The Ingenuity helicopter is dizzy

The Ingenuity helicopter is dizzy

The Ingenuity helicopter on the ground on Mars.

While setting up the Ingenuity helicopter for its next flight to Mars, NASA engineers ran into a problem: OOne of the helicopter’s navigation sensors is not working.

The sensor is called the inclinometer, which is actually two accelerometers that are supposed to measure gravity before the helicopter begins its take-off procedures. JThis information is fed into Ingenuity’s navigation computer algorithms. In other words, with an inclinometer out of order, the helicopter lacks the ability to orient itself relative to the ground, an important skill for a helicopter.

Impressive is the first major tech hitch Ingenuity has dealt with since landing on Mars (hidden under the Rover of Perseverance) in February 2021. Before that, a solar conjunction in October briefly knocked the rotorcraft out of service (as well as all other Martian spaceships), and more recently the the changing Martian climate has forced the little machine into safe mode. The previous event was scheduled, and the latter is now supported, with the helicopter effectively shutting down during Martian nights to save power.

These are just some of the measures NASA had to take to keep the functional rotorcraft. The ingenuity has amazed scientists and the public with its longevity. This just had to show that flight was possible on Mars, with the understanding that it would likely crash and be destroyed in the process.

Instead, Ingenuity has moved from a technology demonstration to a scout for the Perseverance rover. He has already flown 28 times in the year and change it was operational, and it has only become more ambitious in its flight time, ground speed and distance traveled.

Like we said before, it’s not wrong to want Ingenuity to collapse– if so, it would indicate that NASA has found a technical limitation that needs to be fixed in the future. But the helicopter continues to hum, even though the team must now find a new way to initialize the helicopter’s navigation algorithms.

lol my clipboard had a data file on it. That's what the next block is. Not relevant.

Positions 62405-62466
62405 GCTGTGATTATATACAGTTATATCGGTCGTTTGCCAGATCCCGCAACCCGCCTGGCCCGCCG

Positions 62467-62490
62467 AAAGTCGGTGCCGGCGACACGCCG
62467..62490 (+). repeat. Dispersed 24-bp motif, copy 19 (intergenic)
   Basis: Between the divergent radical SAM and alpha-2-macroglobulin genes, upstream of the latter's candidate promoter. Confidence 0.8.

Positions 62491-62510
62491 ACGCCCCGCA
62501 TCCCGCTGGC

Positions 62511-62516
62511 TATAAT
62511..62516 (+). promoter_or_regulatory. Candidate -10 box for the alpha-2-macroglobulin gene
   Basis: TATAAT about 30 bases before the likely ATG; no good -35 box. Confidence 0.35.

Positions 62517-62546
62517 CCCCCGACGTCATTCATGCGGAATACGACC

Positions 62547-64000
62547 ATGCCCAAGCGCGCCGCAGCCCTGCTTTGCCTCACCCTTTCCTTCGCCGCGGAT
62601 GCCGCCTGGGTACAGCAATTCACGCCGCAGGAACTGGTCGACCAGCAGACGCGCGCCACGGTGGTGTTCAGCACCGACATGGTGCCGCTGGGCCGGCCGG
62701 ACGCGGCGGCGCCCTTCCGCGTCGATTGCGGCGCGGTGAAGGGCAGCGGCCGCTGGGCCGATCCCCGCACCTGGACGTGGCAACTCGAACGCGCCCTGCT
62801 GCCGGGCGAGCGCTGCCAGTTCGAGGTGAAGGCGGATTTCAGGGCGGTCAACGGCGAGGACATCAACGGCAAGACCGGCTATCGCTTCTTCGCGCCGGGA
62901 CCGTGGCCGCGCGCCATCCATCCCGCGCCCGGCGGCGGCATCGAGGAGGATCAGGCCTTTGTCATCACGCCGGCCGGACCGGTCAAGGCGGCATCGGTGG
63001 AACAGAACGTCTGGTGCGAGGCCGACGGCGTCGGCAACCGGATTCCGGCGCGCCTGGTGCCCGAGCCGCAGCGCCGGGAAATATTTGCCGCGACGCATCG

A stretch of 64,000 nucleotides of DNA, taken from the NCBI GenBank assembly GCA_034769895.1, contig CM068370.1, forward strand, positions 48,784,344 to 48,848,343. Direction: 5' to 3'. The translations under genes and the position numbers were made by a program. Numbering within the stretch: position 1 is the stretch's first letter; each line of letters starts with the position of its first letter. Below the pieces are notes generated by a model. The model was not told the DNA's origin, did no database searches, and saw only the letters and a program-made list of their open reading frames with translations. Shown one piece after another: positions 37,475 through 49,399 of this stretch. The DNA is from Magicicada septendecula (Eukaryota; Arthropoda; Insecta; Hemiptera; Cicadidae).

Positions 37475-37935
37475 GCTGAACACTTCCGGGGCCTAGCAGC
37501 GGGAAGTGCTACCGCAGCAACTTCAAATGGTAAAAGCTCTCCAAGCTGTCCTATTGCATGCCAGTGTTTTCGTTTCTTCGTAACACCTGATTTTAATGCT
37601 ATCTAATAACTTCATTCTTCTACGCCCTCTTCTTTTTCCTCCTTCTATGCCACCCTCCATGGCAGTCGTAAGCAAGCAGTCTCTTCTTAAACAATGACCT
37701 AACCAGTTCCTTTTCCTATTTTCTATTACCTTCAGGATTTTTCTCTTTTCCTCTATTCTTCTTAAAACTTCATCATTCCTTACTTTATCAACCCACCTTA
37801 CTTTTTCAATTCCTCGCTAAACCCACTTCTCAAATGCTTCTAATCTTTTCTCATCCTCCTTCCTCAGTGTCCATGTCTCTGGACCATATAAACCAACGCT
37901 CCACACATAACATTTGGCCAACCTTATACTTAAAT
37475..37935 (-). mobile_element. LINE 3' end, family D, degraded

To that end, fortunately, the Brave Rotorcraft is well-equipped with sensors. In a recent blog postH​​åvard Grip, Ingenuity’s chief pilot, detailed a workaround: Ingenuity’s inertial measurement unit – another component of its navigation system – has its own accelerometers, although these devices are not not designed to make measurements when the rotorcraft is static.

Grip wrote that the inertial measurement unit’s accelerometer could be an “acceptable fallback that will allow Ingenuity to resume flight.” To make this work, the team applies a software patch to Ingenuity’s computer, allowing the helicopter to overwrite the inclinometer data with new data. Because NASA the team is almost obsessively well prepared, the patch has been pre-written, should this specific event occur.

If all goes as planned, Ingenuity will soon make its 29th flight, southwest of its current location, to stay within range of Perseverance, which keep on rolling on on his rock-sampling efforts.

More: Exciting new video shows Ingenuity Helicopter’s record-breaking flight over Mars

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